Checking Our Vital Signs

January 20th, 2012
This article is featured in the Call to Action (Feb/Mar/Apr 2012) issue of Circuit Rider

We have an inspiring and urgent mission as United Methodists—to make disciples of Jesus Christ for the transformation of the world. All of us who support the mission and work to achieve it continue to ask, how is success measured? How do we know if we are making progress and how do we define our faithfulness and fruitfulness in measurable terms?

Metrics are important to health and vitality. When people come to the United Methodist Hospital in Memphis, they are diagnosed first by checking their vital signs—pulse, blood pressure, EKG, blood work, and other tests. Part of the assessment is to ask how they are doing, do they have any pain, any soreness? And they are also asked what is going well.

These tests and questions tell a lot about someone who comes to the hospital. When people indicate they are feeling good or that they are doing well, the hospital staff does not stop there. They check their vital signs as well. The vital signs are a series of metrics that help to diagnose if a person has an illness that needs further attention. We cannot only rely on their smile or their testimony that they are well. Some people are seriously ill and do not realize it. Checking their signs of vitality is essential.

When a district superintendent or a bishop visits a church, they are also looking for signs of vitality. They may be warmly greeted, experience a lively worship service, hear a testimony about a mission trip, and hear people talk about how much they enjoy their church and how friendly it is. Just like at the hospital, what people share is important information. But it does not necessarily give a picture of a congregation’s overall vitality. These signs are often imbedded in the church’s “numbers,” just like a patient’s vital signs are imbedded in some clear measures of health.

Jesus knew that healing was important because people were not as vital when their bodies were not functioning well. Jesus lived and taught by the numbers. He withered a fig tree because it was not bearing measurable fruit. It had leaves, but not signs of vitality—fruit. Jesus taught about talents and that multiplying talents was a sign of faithfulness. The scriptures often included numbers—5000 fed, 10 healed, 12 disciples made. Jesus said, “You will know them (disciples) by their fruit.” (Matthew 7:16)

By what fruit will churches be known? Friendliness is important, helping out at the local soup kitchen is essential, a good preacher helps; but in the end, it is a matter of whether or not the congregation is making and engaging disciples of Jesus Christ for the transformation of the world. The mission of the church and the Call to Action report are precisely looking for this type of vitality. But how do we know if a church is vital? It is not only what people tell us, but vitality, like a person’s health, is imbedded in tangible measures. But what are the appropriate measures?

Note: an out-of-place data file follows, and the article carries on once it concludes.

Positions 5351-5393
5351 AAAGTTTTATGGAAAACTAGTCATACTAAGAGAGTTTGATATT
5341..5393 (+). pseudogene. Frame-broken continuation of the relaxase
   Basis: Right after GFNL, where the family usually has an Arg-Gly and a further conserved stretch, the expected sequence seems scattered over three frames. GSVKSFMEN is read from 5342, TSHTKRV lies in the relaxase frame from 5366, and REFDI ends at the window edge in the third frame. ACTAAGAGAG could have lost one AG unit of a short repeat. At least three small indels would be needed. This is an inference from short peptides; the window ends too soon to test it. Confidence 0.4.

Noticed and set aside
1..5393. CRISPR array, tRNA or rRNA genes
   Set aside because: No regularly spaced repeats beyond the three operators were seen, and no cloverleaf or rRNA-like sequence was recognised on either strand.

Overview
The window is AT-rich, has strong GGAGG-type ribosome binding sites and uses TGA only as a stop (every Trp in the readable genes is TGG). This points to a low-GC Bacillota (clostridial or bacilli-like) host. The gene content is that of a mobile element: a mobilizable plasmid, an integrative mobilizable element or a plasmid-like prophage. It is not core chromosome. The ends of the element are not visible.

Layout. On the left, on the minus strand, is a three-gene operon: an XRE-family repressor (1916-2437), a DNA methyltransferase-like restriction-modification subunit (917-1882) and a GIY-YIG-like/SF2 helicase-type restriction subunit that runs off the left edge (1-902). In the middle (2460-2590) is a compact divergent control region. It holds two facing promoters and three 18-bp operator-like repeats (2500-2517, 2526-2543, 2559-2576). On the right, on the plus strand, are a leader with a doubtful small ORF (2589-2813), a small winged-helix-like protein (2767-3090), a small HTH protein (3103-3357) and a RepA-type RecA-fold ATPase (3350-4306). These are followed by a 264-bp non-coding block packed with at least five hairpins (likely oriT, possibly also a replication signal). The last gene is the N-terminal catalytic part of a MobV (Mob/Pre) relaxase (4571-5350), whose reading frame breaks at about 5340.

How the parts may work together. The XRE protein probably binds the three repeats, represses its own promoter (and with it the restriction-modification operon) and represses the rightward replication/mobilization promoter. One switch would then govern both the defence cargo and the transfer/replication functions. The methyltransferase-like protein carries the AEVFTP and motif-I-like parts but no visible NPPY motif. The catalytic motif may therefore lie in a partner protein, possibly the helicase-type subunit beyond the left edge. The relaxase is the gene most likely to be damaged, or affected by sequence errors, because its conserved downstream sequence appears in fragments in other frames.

During 2010, a team of clergy and laity from around the world grappled with the question, what are the appropriate measures/goals that demonstrate a congregation’s health and vitality? The group said that the goals must be about discipleship and what disciples do. Healthy congregations make and engage disciples.

The group identified five goals:

  • Disciples worship—worship attendance
  • Disciples make new disciples—number of new professions of faith
  • Disciples engage in growing their faith—number of small groups to grow the faith of disciples
  • Disciples engage in mission—number of members engaged through the church in community and world mission
  • Disciples give to mission—amount of money given beyond the local church for community and world mission

The team invited clergy and laity from around the world to review the goals to see if they were the right goals for congregations. The response was overwhelming; 87 percent said they were the right goals to measure for a local church. These goals are indicators of healthy ministry that is bearing fruit.

We have also learned from the Call to Action study that many in The United Methodist Church are “averse to metrics.” The church would rather tell stories than measure faithful fruitfulness. Recently, a pastor went to the new website which helps congregations set and accomplish these discipleship goals. After viewing the site, he reported that he was reluctant to send his members to the site to learn about goal setting and see the congregation’s results for the five goals over the past four years because the congregation had very negative trends. Do you know what happens to a patient who tells their doctor, “I do not like the results you are sharing with me and I am not coming back for exams anymore?” Some churches would rather be happy and dying than challenged and growing.

There is a great future for The United Methodist Church. A number of people are seeing the new church already emerging. Some churches will look at their measures and results and build on their positive trends. Others will look at challenging trends and prayerfully set goals that will assist them to make and engage disciples for the transformation of the world. Metrics are a resource to measure vitality and to set appropriate goals that move the congregation toward health and move The United Methodist Church toward achieving its mission.

comments powered by Disqus